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Fuel price relief

fuel price

Further petrol price relief; lowest since September 2016

The Department of Energy announced that the petrol price (95 ULP) will decline by a further R1.74/l, with effect from Wednesday, 6 May 2020. The latest announcement means that the price of 95 Octane (LRP, Gauteng) will now cost R12.22 per litre, which is the lowest price for petrol in South Africa since September 2016. In addition, the price of diesel will fall by around R1.56/l, the cost of Paraffin will drop by R2.97/l (retail price), and the gas price will decline by R2.62/kg.

The latest decrease in the petrol price, once again, reflects the sharply lower international product price (largely as a result of the slump in the international oil price) over the past month. This occurred partly as a result of a dramatic fall-off in oil demand, but also a lack of storage capacity to accommodate the still fairly high level of global oil production. Over the past five months the petrol will have declined by R4.08/l (-25%), which is equivalent (in terms of stimulus) to around a 75bps cut in the Repo rate. Over the past year, the petrol price will have declined by almost 27%.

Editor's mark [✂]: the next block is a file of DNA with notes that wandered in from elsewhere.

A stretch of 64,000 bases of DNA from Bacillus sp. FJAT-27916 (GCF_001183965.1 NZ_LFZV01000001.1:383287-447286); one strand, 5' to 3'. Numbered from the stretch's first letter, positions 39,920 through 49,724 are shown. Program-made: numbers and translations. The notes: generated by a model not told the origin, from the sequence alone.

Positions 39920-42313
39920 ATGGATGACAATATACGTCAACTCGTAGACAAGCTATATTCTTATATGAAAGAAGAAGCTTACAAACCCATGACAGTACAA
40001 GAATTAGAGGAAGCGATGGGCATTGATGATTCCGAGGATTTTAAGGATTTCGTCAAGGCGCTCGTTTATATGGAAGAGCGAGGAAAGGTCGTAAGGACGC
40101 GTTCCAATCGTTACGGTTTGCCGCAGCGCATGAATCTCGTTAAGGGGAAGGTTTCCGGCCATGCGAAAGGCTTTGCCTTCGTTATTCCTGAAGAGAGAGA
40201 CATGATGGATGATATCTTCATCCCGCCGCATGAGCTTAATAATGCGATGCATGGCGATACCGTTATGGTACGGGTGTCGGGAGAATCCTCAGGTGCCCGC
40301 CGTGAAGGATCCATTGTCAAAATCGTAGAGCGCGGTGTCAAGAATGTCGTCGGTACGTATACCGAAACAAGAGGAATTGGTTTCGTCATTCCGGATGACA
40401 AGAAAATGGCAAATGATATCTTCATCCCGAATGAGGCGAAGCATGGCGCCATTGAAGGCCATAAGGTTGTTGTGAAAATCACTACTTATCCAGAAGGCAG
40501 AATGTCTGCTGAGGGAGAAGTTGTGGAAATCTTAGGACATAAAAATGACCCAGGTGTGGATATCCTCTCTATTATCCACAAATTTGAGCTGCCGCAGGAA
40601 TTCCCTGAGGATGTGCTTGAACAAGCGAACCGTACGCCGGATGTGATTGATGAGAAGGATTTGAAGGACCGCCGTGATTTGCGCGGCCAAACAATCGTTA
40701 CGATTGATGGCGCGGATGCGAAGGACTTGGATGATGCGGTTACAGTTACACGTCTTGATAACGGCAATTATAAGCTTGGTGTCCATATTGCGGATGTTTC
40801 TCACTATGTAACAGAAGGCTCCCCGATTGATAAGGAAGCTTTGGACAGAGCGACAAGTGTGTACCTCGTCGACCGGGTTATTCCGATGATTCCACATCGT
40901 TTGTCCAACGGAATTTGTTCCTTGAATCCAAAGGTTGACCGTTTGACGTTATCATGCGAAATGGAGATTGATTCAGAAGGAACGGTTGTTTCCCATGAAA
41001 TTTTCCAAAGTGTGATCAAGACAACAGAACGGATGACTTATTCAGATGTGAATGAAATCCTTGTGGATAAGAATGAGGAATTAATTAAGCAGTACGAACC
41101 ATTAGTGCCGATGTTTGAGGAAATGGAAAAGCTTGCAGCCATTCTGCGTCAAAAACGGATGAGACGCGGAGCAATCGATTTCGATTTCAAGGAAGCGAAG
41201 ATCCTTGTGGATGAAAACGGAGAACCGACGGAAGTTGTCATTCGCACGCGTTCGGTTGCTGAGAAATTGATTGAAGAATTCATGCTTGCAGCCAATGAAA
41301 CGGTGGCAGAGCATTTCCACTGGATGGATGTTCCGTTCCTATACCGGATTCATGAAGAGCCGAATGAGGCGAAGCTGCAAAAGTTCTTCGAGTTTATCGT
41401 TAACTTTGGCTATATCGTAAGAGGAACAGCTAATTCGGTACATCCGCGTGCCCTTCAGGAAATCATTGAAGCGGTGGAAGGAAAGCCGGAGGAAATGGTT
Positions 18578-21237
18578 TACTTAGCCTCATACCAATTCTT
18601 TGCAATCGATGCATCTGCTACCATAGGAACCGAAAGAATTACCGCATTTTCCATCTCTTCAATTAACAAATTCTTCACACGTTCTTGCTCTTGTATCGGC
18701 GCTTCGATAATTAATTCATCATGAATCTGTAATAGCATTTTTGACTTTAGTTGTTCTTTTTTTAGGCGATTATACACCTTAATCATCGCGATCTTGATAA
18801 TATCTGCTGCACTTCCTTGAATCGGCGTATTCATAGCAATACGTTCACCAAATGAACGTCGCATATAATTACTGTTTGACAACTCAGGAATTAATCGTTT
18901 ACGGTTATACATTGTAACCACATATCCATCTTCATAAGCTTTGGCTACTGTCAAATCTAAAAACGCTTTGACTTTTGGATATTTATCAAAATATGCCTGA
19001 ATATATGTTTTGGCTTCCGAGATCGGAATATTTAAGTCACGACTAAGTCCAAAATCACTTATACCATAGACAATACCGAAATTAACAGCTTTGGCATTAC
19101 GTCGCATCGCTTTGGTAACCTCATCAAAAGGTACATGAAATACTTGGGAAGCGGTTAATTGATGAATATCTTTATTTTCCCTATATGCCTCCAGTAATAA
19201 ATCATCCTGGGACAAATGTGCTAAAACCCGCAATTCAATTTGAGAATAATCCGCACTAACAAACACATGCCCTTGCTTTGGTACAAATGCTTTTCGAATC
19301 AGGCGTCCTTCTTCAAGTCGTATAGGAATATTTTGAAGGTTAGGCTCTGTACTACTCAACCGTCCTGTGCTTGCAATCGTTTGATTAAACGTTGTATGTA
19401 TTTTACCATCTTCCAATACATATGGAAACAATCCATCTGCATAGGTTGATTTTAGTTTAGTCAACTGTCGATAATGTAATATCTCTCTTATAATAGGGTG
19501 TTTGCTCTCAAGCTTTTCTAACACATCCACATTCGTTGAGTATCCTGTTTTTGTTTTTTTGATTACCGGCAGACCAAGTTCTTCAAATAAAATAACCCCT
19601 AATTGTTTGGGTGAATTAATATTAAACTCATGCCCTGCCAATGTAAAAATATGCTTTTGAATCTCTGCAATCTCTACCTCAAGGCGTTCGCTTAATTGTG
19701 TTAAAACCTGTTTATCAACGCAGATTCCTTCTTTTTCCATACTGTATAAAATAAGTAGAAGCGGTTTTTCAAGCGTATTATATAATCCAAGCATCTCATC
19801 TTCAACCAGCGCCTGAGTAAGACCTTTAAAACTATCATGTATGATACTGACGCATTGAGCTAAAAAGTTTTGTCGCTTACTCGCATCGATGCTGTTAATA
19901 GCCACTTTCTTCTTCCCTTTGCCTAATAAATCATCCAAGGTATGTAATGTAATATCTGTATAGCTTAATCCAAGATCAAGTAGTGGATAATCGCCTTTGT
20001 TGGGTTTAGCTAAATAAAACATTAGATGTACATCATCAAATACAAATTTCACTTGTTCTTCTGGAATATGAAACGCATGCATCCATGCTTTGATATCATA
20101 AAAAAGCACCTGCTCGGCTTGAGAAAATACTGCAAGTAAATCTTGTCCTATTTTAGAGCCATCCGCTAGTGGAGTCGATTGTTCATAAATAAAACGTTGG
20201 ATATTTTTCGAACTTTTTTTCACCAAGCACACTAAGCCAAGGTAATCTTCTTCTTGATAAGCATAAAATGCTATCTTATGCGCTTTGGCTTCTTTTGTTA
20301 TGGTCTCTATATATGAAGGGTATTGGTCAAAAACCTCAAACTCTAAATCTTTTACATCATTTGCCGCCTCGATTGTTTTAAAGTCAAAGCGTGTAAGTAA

A breakdown of the R1.74/l reduction in the petrol price reveals that, on its own, the decline in the international product price (oil price) would have resulted in the SA petrol price declining by R2.06/l on 6 May. However, because the Rand/Dollar exchange rate weakened substantially over the past month, the price decline was reduced by 33c/l.

The latest fuel price decline will provide another very welcome boost to households and the business sector, once the Covid-19 lock-down ends. In addition, the monthly inflation rate for May 2020 should fall by 0.5 percentage points, which is very significant, pulling the annual rate of inflation meaningfully lower. It is feasible that SA inflation will fall to around 3%y/y (or possibly lower) over the next couple of months, partly as a result of the lower petrol price.

The latest decline also means that over the past year the petrol price will have dropped by a substantial 26.7%y/y. This should encourage the Reserve Bank to consider a further cut in interest rates. Since the beginning of 2020 the SA Repo rate has fallen by a very welcome 2.25 percentage points. Of course the benefit of the lower petrol price as well as the sharp reduction in interest rates is being overridden by the current Covid-19 extended lockdown, but as mentioned above, the petrol price reduction and interest rate cuts could help to revitalise the SA economy once the virus is under control and the lockdown measures are more extensively lifted.

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